Syria Film Festival addresses conflict through cinema and activist art

Syria Film Festival addresses conflict through cinema and activist artimage

08 Dec 2015

This November, Canada’s first Syria Film Festival (SYFF) took place in Toronto, and was a rousing success, selling out its tickets completely and attracting international media attention.

The engine that drove SYFF was its humanitarian concern: justice for Syrian refugees and freedom from war, violence, and oppression for Syrian people. Its organizers understand that simply declaring this as a naked demand is not enough to make it effective.

“We need a festival that approaches the issue from a different angle, namely that of the arts,” said SYFF Program Committee member Aisha Jamal. “Film communicates on so many levels and it is wonderful for us to see how receptive, enthusiastic and supportive Toronto audiences … were of our selection of films.”

In our global political climate, reactionary voices across Europe and North America continue to silence Syrian refugees with their accusations of terrorism, infiltration, and invasion.

These accusations are the messages of powerful politicians, like Hungary’s Viktor Orban and America’s Donald Trump, who appeal to fear and racist stereotypes about Muslims and Syrians to mobilize the support of their populations.

Building solidarity and community

Despite this spectre, Festival Coordinator Maher Azem is amazed at the positive response from the audience and the wider community.

“We definitely need to re-organize ourselves strategically for the upcoming future to keep the momentum going,” said Azem. That includes strengthening already tight bonds with Toronto’s artistic and charitable organizations, many of whom were sponsors, partners, and co-presenters of films.

For example, Growing Home, a short documentary about a Syrian barber eking out a living in Jordan’s Zaatari refugee camp, premiered at SYFF. Later this December, it will play at Toronto’s JAYU Human Rights Film Festival, a SYFF partner.

And that community of supporters and allies is growing. “We received numerous requests to re-screen the films from different community groups,” said Azem.

The real experience of war

SYFF’s films for 2015 were mostly documentaries about the refugee experience, or the war itself. One documentary featured in the program was 50 Feet From Syria.

Directed by Skye Fitzgerald, the Oscar-shortlisted film takes place in a Turkish field hospital helping refugees wounded in the Assad government and ISIS’ attacks on civilians. It follows a Portland-based Syrian-American orthopaedic surgeon, Hisham Bismar, on his first volunteer mission at this hospital.

Two documentaries told the stories of Syrian women trying — some with success and some with bitter failure — to build new lives in neighbouring countries.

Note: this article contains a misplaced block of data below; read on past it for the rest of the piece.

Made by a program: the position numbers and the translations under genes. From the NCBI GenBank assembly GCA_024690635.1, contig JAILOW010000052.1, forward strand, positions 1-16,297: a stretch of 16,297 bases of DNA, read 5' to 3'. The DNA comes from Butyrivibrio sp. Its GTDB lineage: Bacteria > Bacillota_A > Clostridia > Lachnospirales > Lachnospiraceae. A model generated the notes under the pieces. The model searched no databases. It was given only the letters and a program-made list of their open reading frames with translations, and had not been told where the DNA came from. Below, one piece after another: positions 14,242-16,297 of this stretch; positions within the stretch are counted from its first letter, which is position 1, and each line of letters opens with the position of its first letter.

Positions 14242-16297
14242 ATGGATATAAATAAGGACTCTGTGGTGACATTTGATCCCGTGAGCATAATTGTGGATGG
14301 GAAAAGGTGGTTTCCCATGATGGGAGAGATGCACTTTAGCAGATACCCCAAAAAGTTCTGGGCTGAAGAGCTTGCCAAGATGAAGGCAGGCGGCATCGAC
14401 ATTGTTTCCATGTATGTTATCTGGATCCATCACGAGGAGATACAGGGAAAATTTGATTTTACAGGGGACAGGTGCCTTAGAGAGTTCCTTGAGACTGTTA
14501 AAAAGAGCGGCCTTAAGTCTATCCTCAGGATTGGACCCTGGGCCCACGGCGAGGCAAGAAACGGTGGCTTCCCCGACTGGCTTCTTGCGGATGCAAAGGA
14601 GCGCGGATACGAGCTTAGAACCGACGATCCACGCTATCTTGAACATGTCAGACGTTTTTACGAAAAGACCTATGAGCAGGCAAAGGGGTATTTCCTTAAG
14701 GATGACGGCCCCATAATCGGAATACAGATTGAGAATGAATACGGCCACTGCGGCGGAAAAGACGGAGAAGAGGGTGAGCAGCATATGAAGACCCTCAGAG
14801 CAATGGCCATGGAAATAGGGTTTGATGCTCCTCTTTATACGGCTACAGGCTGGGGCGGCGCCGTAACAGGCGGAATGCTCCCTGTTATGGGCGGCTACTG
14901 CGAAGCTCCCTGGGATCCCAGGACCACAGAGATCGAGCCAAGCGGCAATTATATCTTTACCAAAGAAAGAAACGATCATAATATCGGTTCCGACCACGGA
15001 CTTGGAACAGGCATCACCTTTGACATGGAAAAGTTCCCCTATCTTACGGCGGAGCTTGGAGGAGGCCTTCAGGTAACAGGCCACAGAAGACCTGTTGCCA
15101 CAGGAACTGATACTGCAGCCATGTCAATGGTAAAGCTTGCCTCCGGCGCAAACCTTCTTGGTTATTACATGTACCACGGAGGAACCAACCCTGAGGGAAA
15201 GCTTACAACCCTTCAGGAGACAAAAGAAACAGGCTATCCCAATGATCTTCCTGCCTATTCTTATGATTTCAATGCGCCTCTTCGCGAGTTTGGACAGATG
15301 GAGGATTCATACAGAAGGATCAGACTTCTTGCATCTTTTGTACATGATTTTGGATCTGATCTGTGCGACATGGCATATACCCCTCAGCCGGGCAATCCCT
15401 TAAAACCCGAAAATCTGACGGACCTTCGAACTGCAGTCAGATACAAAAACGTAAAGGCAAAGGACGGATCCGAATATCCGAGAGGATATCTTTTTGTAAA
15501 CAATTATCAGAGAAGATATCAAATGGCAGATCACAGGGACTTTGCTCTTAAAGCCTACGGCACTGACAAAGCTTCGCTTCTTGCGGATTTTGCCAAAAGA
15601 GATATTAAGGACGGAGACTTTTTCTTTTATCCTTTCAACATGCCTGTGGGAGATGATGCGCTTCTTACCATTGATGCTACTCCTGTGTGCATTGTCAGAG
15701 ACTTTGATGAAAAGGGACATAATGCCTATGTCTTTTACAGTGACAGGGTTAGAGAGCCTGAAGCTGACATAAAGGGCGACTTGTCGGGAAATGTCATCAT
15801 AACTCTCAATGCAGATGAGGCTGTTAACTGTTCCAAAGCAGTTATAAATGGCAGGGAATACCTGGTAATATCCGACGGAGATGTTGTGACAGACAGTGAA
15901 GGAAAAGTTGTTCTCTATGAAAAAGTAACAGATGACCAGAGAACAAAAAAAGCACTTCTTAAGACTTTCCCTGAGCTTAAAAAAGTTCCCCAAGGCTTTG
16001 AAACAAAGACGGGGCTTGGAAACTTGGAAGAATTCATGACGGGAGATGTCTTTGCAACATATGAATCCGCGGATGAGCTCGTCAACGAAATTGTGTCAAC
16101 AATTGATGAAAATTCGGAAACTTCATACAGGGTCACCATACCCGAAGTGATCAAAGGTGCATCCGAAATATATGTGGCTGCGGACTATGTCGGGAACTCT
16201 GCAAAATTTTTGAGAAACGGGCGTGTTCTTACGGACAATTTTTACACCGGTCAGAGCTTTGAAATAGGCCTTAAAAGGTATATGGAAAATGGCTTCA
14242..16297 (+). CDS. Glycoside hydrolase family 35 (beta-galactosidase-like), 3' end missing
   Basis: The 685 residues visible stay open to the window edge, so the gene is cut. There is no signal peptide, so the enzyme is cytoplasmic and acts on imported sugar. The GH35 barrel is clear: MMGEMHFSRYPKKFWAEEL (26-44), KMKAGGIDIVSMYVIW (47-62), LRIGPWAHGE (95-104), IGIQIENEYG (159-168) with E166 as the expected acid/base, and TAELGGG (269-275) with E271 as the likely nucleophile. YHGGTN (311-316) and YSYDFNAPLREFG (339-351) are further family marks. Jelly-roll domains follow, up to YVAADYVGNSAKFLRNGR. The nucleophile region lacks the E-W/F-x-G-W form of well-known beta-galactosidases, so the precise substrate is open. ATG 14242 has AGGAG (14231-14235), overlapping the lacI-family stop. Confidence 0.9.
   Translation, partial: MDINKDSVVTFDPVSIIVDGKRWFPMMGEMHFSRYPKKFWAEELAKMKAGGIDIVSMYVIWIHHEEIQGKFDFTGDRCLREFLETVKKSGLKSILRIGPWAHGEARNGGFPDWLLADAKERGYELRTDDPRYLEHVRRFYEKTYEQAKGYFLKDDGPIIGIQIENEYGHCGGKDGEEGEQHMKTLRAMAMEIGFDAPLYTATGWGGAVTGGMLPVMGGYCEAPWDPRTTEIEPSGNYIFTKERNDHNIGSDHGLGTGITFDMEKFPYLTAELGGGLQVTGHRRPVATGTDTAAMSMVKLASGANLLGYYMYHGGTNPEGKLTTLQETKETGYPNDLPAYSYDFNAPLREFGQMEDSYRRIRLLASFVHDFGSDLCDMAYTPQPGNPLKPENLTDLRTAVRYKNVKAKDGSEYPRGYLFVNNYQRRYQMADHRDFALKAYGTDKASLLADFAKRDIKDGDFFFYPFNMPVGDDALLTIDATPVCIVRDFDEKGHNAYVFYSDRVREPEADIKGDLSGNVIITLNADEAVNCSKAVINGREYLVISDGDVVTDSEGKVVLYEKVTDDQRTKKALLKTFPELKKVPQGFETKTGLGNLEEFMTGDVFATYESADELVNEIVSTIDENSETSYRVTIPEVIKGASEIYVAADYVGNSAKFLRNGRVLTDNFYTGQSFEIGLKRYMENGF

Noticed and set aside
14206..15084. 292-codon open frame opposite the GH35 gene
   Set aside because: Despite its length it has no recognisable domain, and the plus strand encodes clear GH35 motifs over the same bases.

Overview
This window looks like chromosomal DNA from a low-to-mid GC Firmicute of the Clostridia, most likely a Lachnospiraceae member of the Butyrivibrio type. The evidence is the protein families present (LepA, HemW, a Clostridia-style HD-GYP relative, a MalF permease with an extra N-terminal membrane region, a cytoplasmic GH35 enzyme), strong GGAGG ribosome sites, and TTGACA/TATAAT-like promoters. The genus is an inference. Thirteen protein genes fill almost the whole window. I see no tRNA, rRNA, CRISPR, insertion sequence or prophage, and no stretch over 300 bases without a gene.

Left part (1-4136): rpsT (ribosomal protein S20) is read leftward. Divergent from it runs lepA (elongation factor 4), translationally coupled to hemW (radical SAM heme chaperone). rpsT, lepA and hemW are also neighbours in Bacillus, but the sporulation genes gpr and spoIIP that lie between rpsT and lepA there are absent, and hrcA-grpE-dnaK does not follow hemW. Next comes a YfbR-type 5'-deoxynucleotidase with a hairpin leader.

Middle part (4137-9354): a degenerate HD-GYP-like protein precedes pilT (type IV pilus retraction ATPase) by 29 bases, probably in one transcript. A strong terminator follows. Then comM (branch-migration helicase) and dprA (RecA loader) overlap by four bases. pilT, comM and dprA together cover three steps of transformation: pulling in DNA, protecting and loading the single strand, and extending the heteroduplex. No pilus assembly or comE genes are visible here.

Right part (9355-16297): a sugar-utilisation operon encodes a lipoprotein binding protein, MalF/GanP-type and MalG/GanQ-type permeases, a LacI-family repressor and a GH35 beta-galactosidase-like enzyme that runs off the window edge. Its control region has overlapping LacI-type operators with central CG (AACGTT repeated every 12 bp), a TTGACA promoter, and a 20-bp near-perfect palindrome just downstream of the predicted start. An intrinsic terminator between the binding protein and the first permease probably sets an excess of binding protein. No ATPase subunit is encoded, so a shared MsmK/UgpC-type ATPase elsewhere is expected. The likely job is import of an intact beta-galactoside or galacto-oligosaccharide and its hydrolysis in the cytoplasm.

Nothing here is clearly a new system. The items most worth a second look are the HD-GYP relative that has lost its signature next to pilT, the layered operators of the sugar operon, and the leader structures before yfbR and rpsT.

Queens of Syria follows a drama workshop in Amman, Jordan. Not Who We Are follows five different Syrian women as they try to establish themselves in far-flung corners of Beirut, a city were Syrian refugees face housing and job discrimination.

One of SYFF’s slogans is, “See the stories behind the numbers.” The response to these stories at the first festival was enthusiastic, and organizers like Jamal hope to bring more diverse and more hopeful and diverse stories to SYFF in 2016.

“With no immediate end in sight for the crisis, our aim at SYFF is going to remain the contextualization of Syria” she said. “This includes the pressing issues of refugees, human rights and justice,” which defined SYFF’s program in its first year.

“But we also want to show a complex picture and hope to continue to program works that also find ways to speak to the beauty of the culture and the people,” said Jamal.

For peace and justice

Following headlines alone, you can easily fall into three destructive ways of thinking. There’s the xenophobia and fear that any presumed refugee could also be an infiltrator. There’s the hopelessness that anything can be done for any victims of violence.

But you can also look at the conflict as a puzzle. Syria and the connected wars in Yemen and Libya, and repression in Egypt, Saudi Arabia, Iran, all make up a conflagration so violent, vast, and complex that it amounts to a Third World War. It’s all too easy to analyze these conflicts with the cold eyes of realpolitik.

Whatever insights into Machiavellian geopolitics arrives from such thinking, it only distracts from the simple fact of real justice.

There are so many people suffering who did not deserve any of this violence, and they need help, friendship, support, dignity, and humanity. That’s all.

Their voice must be expressed. And what does that best is the narrative voice of film.